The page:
A History of Camp Mitchell
by Anne Fulk
On March 23, 1942, Bishop Richard Bland Mitchell purchased 80 acres and a spring on Petit Jean Mountain from Dr. W. T. Hardison for $2,000.00. The money came from property owned by the Diocese near Havana called Huckleberry Mountain, which had been purchased in 1921 for the Winchester School for Mountain Boys. The property was sold with the funds earmarked for a permanent conference center.
Camping had long been a summer ritual in an effort to recruit youth to the programs of the Episcopal Church. In 1938, as a response to Germany’s Adolph Hitler’s “I need you”, the church responded: “The Church Needs You.”
This first Camp Mitchell took place in “cruder” rented quarters on Petit Jean, attracting 45 campers who officially requested the Diocese to work toward a permanent conference center. Their wish was fulfilled in 1948.
In 1946, the YMCA property on Petit Jean was purchased for $10,000. As soon as Bishop Mitchell said yes to the offer he began calling possible donors. Kramer Darraugh made the first contribution and helped raise additional funds. The Women’s Auxiliary immediately donated their trust fund of $2,517.00.
The 408 acres included Stout’s Point (now a State park) with a wrought iron fenced grave. The name of the mountain, Petit Jean, as the story goes, was named for a young French girl who in the late 1700’s dressed to impersonate and pass for a cabin boy in order to follow her lover who sailed from France on a voyage to America. She died of fever and was buried overlooking the Arkansas River on the mountain named for her. The Revered William Cummings Stout was a pioneer clergyman who in the mid-1800’s owned land across the river from Petit Jean Mountain.
The new camp site included a stone and framed building and a swimming pool made from a creek in a deep ravine finished on the south with a rock dam. The camp’s water system was in poor condition and hadn’t been used in years. The Men’s Auxiliary raised funds to upgrade the system and bring it up to health department standards. One of the first buildings, Burke Hall, was named for the Reverend Cornelius C. Burke of Marianna who did youth work in the Diocese for 40 years.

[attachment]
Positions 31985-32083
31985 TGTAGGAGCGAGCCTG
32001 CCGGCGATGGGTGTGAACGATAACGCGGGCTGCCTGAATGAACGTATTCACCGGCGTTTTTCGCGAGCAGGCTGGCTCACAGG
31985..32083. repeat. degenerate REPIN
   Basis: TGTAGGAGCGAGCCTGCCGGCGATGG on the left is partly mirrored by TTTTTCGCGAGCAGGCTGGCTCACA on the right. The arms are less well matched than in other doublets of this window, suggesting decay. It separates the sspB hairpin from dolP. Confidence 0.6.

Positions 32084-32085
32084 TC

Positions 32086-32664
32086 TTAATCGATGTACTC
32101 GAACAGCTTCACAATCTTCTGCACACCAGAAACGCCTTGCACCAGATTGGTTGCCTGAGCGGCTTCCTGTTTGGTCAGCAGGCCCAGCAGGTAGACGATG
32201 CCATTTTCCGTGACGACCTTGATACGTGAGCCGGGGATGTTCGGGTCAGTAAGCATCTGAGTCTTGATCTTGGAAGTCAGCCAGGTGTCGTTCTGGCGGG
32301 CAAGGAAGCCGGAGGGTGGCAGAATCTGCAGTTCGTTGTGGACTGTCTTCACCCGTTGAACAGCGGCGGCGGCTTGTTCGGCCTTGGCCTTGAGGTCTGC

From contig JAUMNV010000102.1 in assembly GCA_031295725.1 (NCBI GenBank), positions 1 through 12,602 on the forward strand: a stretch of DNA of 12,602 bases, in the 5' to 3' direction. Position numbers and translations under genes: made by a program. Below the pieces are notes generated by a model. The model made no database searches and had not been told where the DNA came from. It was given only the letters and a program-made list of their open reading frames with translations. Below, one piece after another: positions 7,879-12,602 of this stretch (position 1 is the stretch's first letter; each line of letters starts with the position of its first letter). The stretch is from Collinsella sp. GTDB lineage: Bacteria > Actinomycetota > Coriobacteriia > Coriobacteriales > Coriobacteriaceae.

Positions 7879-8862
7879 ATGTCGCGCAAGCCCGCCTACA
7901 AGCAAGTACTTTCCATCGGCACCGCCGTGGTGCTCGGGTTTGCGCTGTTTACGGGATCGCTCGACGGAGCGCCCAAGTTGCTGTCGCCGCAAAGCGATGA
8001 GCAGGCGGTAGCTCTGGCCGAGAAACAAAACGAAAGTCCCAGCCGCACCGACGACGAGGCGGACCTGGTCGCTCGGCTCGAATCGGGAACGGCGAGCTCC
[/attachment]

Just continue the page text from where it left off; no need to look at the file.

For $200.00, thirty “hutments” or surplus army barracks were trucked up to the mountain from Camp Robinson in North Little Rock and placed on concrete pilings. They were 16 feet square “made of lumber and sound constitution.” There was a dining room, infirmary (two hutments joined together) and cabins A through G. Two stone cabins were built and named “Newport” and “Christ Church” for their donors.
They were furnished with government surplus steel cots and blankets, with new mattresses which came from Pine Bluff. St. Paul’s, Fayetteville, furnished dishes and cooking utensils for the dining room. Leslie Jeffress and his wife, Frances, a registered dietician, were the first volunteer kitchen staff with employees from the communities of Oppolo and Ada Valley. Fans came from the Marion Hotel in Little Rock, available when air conditioning replaced them.
The Episcopal Churchmen’s Association raised $17,500 for the water system and filter plan, purchased from the Coca-Cola Bottling Company of Baton Rouge. A pump organ came from St. George church at Hartfield and Ft. Smith.
The camp went into operation in June, 1949. By order of the diocesan Executive Council, the property was named “Camp Mitchell”. (The Bishop advised the group they could change the name in the future.) When the camp opened, $32,548 had been given, exclusive of the land with only $3,000 from outside the diocese. One of the first high school camps passed a resolution that a chapel be built and $200 was raised to begin the project.
The Bishop appointed various clergymen to take charge of individual summer camp sessions. Originally, there were separate camps for girls and boys. A number of young men in the discernment process ran the day to day details of the camp.